The Member of Parliament for the area, Senator Pearnel Charles Jr., spoke after the School Principal, Mr. James Smith. In his role as State Minister in the Ministry of National Security, Senator Charles usually looks quite solemn; however, he made us all chuckle when he talked about the girl students “fixing their hair” in the tinted windscreen of his car before the event, unaware that he was on the other side. Senator Charles revealed that his first degree was in Biochemistry and Zoology – and that studying the sciences can lead to a good career.
Senator Charles made a strong point, however, about responsibility and respect. Just as in matters of national security, he pointed out, we must be responsible for our behavior towards the environment; and this comes down to self-respect. “Be responsible for you,” he emphasized – “What you think and what you do.” If you throw down a plastic bottle in the road, your action shows you have no respect for yourself, or for others. Respecting the environment also means you are protecting it. “We are trying to create good citizens,” he added. The young citizens in front of him looked serious (for the most part).
I was rather touched and pleased to see that the group of girls near the front were actually taking notes while I was speaking. I gave them a few topics that I hoped they would go and research afterwards – aspects of climate change, microbeads and the problem of plastic waste. There is so much to learn about. I also tried to suggest things that we should, and should not be doing to protect the environment – for example, stop burning things! Incidentally, I prepared a similar talk for the launch of the St. Catherine leg of Lasco REAP, due to take place the very next day, and you can read it here. However, due to a broken fan belt en route to Spanish Town, we never made it. I am so sorry that I did not get there – St. Jago Cathedral Preparatory School is a great school right in the middle of the town, but with a strong “green” focus.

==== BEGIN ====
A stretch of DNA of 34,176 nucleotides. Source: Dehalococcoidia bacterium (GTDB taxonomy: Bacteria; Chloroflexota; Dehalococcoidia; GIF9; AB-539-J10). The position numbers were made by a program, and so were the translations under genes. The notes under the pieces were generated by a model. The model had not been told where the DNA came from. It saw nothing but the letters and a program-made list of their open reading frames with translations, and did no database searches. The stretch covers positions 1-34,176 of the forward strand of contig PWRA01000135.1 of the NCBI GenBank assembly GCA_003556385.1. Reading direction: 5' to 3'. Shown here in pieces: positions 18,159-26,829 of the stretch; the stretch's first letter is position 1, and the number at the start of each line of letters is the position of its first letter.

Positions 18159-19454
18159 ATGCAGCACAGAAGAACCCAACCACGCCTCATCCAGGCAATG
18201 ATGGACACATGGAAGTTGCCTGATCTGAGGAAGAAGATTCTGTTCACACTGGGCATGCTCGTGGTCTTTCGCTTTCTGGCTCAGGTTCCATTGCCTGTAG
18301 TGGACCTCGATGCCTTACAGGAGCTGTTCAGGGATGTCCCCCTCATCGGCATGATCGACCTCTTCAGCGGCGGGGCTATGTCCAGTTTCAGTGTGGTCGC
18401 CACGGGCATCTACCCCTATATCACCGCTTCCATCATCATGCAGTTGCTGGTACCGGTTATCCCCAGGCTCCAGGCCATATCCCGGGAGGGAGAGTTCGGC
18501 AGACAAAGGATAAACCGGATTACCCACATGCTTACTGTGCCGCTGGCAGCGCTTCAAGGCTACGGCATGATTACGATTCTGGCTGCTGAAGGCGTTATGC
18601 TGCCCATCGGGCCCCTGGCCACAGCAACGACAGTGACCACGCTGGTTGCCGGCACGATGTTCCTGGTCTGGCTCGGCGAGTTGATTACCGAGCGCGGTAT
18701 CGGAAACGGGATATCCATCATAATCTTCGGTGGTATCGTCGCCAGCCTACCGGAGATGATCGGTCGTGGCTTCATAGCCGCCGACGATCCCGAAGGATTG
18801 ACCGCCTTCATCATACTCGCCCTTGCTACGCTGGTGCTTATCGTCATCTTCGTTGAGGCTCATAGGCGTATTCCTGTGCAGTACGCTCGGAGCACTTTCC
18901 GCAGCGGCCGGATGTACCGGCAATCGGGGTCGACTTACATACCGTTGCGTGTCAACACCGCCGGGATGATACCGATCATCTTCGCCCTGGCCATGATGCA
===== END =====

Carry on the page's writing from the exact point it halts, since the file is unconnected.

We left the school, nibbling on packets of cookies kindly provided by Mr. Smith, and headed downhill, pausing to admire the views, the trees covered in brilliant red flowers. At the beginning of my speech, I quoted from a poem called Flame Heart by Claude McKay, which Mr. Smith murmured along with me. The few lines mention ground doves, pimento trees, and “the poinsettia’s red, blood-red in warm December.” Indeed, poinsettias were still blooming in some yards we passed. And we found McKay’s Sukee River – the little river that he missed so much and describes in one of his most famous poems. We had passed it, on the way up.
I picked up on something which Senator Charles said, which by coincidence I had already incorporated into my speech. Everything connects; if we hurt our environment, we hurt ourselves. We instinctively know this.
I wish we could have spent more time at the school, exploring the area and learning more about Claude McKay. It was beautiful up there – cloudy, but somehow bright and happy. I was so pleased to be invited by Stephen and his team. They are doing good work. I really hope to visit James Hill again, soon.
And now we know the way. Just follow the poinsettias, and the Sukee River.